Over the next several days I’m going to share posts written during my recent trip to UAE and Oman.
The opulence in these two recently built, oil-rich countries is astonishing. Their precarious location in the Persian Gulf gives one pause. And the interactions between my travel group (mostly retired women from the Washington DC area) and the locals who dealt with us (mostly young Muslim men) provided material for dozens of posts. Most remain unwritten. I hope over the weeks ahead that will change.
Citizens of the USA are almost all immigrants and their descendants. Were this not so, only Native Americans would hold citizenship here.
The United Arab Emirates is not a country of immigrants. For the most part, only the descendants of native Emiratis may hold citizenship. Those who move there will never fully belong, and neither will their children, no matter now many generations their ancestors have been there. As a result, about 80% of the population of the UAE consists of expats.
Read the full post at Not a Country of Immigrants.
Find my other posts about this trip at Having Lunch in Dubai for World Peace, We All Just Want to Have Fun, and I’ve Seen the Future, and It’s 8 Time Zones Away. I hope more will follow.
Couldn’t you go research all these things and more, and not bother with the writing part, you might ask? It would be a fine question. Of course I could, but I probably wouldn’t. I’m curious about so many things, but my ability to get myself to sit down and learn about them instead of goofing off is pretty limited. Unless I’m doing it for one of my books. Then I will spend hours on it.
Read more at My Eye-opening Second Reason for Writing.
Big numbers kind of all sound the same to us. If you tell me something is 100 million miles away, or 100 trillion miles away, it gets the same reaction. Far. Damn far. Never mind that one is a million times more far than the other…
What do you say we get rid of these big numbers?
We run our government, and the good, bad and ugly parts our country, with 1/6 of what we take in. Incredible isn’t it? You’d think if we could do that, we could have avoided getting into this mess in the first place.
Read the complete post at How Much for a Wall?
“What do you hope your daughter studies?” I asked.
The question seemed to make him sad.
The U.S. presence in Kenya
“She won’t have so many options to choose from,” he told me. He’d been careful to keep most of his opinions to himself as we traveled, and this is probably a wise thing for any travel guide, anywhere, to do. But for just a moment he spoke from his heart.
“It doesn’t bother me that you don’t appreciate all the opportunities that you have in your country. What bothers me is that you don’t even recognize that you have them.”
Read more at Still a Sunrise?
(Read more about my trip to Kenya at Like Eating Crab, Smiling my way across Kenya, Replace me with … and Happy Peace Day, Chinese Person in Tent Number 59)
Never ran a stop sign? Crossed the street on a red light? Exaggerated the value of your clothing donations on your income return? Never double parked or jaywalked or even drove a single mile over the speed limit? Ever?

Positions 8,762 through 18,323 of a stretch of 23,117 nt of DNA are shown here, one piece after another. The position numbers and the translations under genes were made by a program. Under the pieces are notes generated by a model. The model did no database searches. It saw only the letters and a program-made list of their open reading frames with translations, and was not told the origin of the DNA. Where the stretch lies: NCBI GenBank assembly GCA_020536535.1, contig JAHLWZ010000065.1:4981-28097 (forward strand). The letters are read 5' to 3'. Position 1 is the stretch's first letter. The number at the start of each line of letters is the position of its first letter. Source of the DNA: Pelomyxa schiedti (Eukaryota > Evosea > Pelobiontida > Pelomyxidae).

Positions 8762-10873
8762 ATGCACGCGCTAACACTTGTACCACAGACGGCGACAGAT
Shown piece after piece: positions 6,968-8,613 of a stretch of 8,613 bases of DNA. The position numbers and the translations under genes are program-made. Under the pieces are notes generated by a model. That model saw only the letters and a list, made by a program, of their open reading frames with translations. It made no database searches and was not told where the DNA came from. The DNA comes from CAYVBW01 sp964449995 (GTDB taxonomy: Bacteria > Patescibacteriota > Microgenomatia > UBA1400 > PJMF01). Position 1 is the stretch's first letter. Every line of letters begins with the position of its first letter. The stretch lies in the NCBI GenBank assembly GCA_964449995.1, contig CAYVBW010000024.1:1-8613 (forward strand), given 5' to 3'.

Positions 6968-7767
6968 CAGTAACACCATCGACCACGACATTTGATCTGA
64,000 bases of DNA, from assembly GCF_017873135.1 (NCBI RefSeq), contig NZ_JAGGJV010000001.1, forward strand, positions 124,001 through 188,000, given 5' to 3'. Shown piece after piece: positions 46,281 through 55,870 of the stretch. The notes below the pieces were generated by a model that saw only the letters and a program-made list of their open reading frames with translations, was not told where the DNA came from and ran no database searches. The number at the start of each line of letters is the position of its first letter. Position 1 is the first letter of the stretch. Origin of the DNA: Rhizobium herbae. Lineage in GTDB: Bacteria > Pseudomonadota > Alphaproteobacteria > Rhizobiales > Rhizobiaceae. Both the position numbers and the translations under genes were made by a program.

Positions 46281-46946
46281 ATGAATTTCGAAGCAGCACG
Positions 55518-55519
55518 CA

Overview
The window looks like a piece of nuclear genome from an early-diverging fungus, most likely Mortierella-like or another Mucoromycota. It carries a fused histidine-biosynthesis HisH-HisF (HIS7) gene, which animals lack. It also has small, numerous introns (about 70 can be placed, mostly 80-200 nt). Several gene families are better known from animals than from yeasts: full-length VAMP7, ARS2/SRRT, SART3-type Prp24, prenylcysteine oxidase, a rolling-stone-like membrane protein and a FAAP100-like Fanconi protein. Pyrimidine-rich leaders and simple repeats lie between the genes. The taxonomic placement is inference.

She had their attention then, and we generally went on to have a pretty lively discussion about what it means to be a law-abiding citizen. I liked to talk about Jack Sparrow’s famous quote that his pirate code was really more of a “guideline.” The fact is, we all consider some laws to be guidelines, particularly when we believe that consequences of our breaking them will not hurt anyone. The perception of which laws this applies to changes over time.
Read the entire post at Have you ever broken a law?
It is a shame it never really caught on, given that the lofty purpose of the day is to encourage honesty in politics, relationships, consumer relations and historical education. It was also intended to urge politicians to stay away from lies and tell the truth.
Good luck with that one.
Read the entire post on my z2 blog at Happy Honesty Day.
While researching z2 I learned about how unwanted Italians circumvented the immigration laws of the day by crossing the Rio Grande and coming in as more welcome Mexicans. I was astounded to learn of the extent to which Asians were denied entry into the early U.S. under any circumstances. My own ancestry is largely German and, yes, there was a time when some states tried to keep out the undesirable Germans, too.
I don’t talk about this to make light of the group hate that plagues us today. I don’t think society will ever look back on our racism and xenophobia and laugh. I least I hope not. Rather I want to point out how ultimately petty and harmful our biases of today will someday seem.
Read the entire post at Time and Hate.
Watching a “year in review” news program, I was surprised to hear the comment that both Stalin and Hitler had once been named Time Magazine’s Man of the Year. No, I thought, they are making that up.
It turns out that they weren’t.
Read the rest of this post at
Do the Americans saying these things listen to themselves? Do they not realize that they sound like the villains in a barely believable movie?
I wrote the above lines three weeks ago on my z2 blog, where I often write about bigotry and hatred, two of the difficult themes that I tackle in the novel z2. While the news mentioned in my post is slightly out of date now, the subject matter remains sadly relevant. Please read the entire post at And the Hate Goes On …